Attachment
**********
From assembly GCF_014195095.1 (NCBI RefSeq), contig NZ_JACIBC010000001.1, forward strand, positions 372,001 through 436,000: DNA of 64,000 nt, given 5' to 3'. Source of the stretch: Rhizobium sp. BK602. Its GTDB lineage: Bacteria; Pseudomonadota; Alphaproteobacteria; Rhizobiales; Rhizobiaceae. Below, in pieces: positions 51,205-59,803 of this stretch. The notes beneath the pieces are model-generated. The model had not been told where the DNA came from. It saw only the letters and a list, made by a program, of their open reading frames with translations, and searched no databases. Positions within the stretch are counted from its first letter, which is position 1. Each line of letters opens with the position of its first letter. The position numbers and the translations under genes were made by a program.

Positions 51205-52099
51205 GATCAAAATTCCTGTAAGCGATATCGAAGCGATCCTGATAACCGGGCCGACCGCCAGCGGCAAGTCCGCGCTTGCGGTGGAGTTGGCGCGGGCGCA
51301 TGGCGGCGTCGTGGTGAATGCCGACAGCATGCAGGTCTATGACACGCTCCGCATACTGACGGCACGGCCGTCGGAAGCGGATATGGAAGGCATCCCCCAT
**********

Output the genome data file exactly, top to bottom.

From assembly GCF_014195095.1 (NCBI RefSeq), contig NZ_JACIBC010000001.1, forward strand, positions 372,001 through 436,000: DNA of 64,000 nt, given 5' to 3'. Source of the stretch: Rhizobium sp. BK602. Its GTDB lineage: Bacteria; Pseudomonadota; Alphaproteobacteria; Rhizobiales; Rhizobiaceae. Below, in pieces: positions 51,205-59,803 of this stretch. The notes beneath the pieces are model-generated. The model had not been told where the DNA came from. It saw only the letters and a list, made by a program, of their open reading frames with translations, and searched no databases. Positions within the stretch are counted from its first letter, which is position 1. Each line of letters opens with the position of its first letter. The position numbers and the translations under genes were made by a program.

Positions 51205-52099
51205 GATCAAAATTCCTGTAAGCGATATCGAAGCGATCCTGATAACCGGGCCGACCGCCAGCGGCAAGTCCGCGCTTGCGGTGGAGTTGGCGCGGGCGCA
51301 TGGCGGCGTCGTGGTGAATGCCGACAGCATGCAGGTCTATGACACGCTCCGCATACTGACGGCACGGCCGTCGGAAGCGGATATGGAAGGCATCCCCCAT